Unfortunately, you're running smack dab into a fundamental issue:

You can't play something that you can't hear. If you can not hear what is going on, you will not be able to play it.

So rather than slowing it down, trying to break it down into component parts, work on your ability to transcribe rhythm in general. Start with basic stuff, get more and more complicated.

Build up to it. Your sense of rhythm needs to be developed just like your sense of pitch does.

Because really, if you can't tell from listening if you're doing it right or not, why does it matter if you're doing it right or not? It'll always sound wooden and mechanical and false, even if you get it "correct."


Can you expand a bit on what you mean on developing my sense of rhythm? I've taken a few lessons here and there to try and learn some basic theory. I've played off and on for about 7 years so I'm ok, but not great at guitar. I can figure some songs out by ear and tune by ear. It's just when it gets to really fast varying rhythms I struggle a bit or that I know what the rhythm is, but getting my picking hand to translate between my brain and muscles is losing fight. I can tap it out on a steering wheel with my hands but sometimes getting my hand to follow the same rhythm, my muscles just don't want to cooperate. lol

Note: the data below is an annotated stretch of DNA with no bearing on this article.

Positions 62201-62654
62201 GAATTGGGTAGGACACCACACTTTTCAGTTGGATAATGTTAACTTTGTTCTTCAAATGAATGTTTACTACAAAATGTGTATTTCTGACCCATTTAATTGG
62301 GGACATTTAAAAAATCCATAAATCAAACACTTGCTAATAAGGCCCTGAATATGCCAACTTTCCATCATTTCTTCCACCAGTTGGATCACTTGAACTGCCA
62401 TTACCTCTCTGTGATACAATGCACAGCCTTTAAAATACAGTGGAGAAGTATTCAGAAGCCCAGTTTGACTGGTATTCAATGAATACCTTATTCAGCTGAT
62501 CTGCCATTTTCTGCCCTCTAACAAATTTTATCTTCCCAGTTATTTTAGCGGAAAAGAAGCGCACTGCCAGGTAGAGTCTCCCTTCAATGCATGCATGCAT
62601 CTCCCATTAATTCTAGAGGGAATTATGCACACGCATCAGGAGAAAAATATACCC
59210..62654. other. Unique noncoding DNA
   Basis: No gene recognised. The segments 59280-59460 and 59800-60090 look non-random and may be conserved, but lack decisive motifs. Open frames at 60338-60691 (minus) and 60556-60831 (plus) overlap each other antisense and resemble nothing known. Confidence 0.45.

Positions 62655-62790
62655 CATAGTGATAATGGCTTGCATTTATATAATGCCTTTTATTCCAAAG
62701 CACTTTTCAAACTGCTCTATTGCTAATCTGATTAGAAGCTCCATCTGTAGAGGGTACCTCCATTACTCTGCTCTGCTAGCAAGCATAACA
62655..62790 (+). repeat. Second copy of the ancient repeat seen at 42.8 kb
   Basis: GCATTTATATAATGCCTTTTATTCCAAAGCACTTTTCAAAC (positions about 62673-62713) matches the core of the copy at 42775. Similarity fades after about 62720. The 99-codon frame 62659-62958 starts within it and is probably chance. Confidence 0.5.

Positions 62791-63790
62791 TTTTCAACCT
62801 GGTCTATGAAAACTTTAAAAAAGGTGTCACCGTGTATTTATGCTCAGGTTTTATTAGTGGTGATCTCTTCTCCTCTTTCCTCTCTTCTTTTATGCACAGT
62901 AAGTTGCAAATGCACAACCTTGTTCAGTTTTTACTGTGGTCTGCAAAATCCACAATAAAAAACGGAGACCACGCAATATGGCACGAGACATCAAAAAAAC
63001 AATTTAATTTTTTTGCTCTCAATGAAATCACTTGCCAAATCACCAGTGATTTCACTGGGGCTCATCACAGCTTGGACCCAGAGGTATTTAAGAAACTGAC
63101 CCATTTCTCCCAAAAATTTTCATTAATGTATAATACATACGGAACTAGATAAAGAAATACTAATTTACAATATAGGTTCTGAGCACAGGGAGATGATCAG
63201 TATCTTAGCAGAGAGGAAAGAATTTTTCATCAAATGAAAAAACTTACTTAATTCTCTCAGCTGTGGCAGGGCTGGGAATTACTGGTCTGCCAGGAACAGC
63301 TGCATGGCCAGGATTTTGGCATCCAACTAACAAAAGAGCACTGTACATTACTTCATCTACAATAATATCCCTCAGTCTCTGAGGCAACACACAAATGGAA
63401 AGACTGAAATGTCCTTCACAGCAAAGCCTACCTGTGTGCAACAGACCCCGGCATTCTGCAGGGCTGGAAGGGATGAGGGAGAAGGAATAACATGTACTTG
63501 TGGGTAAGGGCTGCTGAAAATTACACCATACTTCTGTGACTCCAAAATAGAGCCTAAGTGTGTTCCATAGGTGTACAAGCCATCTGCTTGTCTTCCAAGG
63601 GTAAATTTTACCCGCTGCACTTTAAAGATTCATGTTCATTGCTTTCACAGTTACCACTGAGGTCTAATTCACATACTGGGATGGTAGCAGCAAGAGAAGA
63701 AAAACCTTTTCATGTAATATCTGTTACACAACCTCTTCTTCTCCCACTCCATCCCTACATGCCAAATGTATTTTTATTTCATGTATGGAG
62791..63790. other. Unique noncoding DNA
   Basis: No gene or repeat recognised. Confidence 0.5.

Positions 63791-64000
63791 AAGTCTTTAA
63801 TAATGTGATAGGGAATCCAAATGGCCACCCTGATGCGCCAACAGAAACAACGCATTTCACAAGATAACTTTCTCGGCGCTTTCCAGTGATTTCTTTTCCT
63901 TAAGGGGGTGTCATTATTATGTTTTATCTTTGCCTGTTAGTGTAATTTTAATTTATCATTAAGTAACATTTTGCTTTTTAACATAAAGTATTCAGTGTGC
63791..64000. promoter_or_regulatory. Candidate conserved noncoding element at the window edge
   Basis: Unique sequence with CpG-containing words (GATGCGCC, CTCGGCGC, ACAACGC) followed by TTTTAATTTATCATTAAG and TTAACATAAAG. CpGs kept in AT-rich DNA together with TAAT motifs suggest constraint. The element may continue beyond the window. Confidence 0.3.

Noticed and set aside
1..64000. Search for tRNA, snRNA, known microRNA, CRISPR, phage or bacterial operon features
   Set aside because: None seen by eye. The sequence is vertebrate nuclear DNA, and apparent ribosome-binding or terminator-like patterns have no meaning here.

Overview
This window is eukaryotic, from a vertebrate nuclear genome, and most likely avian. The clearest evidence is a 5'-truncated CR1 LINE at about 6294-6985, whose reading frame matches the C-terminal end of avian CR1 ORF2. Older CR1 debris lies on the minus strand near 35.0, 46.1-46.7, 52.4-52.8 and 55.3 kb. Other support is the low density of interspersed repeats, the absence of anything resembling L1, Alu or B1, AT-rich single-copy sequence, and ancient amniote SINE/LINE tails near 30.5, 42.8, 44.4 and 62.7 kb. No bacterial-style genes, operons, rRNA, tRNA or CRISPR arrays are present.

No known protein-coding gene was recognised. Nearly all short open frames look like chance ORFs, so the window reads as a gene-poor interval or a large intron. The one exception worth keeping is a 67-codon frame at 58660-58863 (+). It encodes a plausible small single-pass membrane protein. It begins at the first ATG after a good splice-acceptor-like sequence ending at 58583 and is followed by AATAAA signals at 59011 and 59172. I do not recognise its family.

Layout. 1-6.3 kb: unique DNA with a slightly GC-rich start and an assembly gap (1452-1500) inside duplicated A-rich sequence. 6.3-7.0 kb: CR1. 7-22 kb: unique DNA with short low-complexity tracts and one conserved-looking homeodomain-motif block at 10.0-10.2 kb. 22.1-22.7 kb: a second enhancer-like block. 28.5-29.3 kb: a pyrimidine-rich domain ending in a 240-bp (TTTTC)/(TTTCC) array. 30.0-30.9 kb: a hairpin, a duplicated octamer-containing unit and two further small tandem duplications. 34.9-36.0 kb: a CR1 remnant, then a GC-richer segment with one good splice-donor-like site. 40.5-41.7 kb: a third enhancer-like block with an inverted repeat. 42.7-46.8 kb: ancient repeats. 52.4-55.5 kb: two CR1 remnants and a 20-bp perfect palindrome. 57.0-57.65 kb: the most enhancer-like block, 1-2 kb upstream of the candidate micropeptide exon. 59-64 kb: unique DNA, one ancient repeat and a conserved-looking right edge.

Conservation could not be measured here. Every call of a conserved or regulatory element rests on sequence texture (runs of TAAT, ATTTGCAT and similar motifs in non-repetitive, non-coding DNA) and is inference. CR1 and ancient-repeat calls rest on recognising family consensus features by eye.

Last edited by bmblair at Feb 8, 2014,
#6
Quote by British_Steal
Buy Transcribe! and use that to slow the rhythm down and jam along with it.


I think Amazing Slow Downer has much better quality audio than Transcribe!
#7
Quote by innovine
I think Amazing Slow Downer has much better quality audio than Transcribe!


And i would argue that Anytune is the best of the programs, but that's just personal preference. Also, Anytune is exclusive to mac and iOS.
Fusion and jazz musician, a fan of most music.

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"Only play what you hear. If you don't hear anything, don't play anything."
#8
Quote by HotspurJr
Unfortunately, you're running smack dab into a fundamental issue:

You can't play something that you can't hear. If you can not hear what is going on, you will not be able to play it.

So rather than slowing it down, trying to break it down into component parts, work on your ability to transcribe rhythm in general. Start with basic stuff, get more and more complicated.

Build up to it. Your sense of rhythm needs to be developed just like your sense of pitch does.

Because really, if you can't tell from listening if you're doing it right or not, why does it matter if you're doing it right or not? It'll always sound wooden and mechanical and false, even if you get it "correct."


(helpful....NOT!)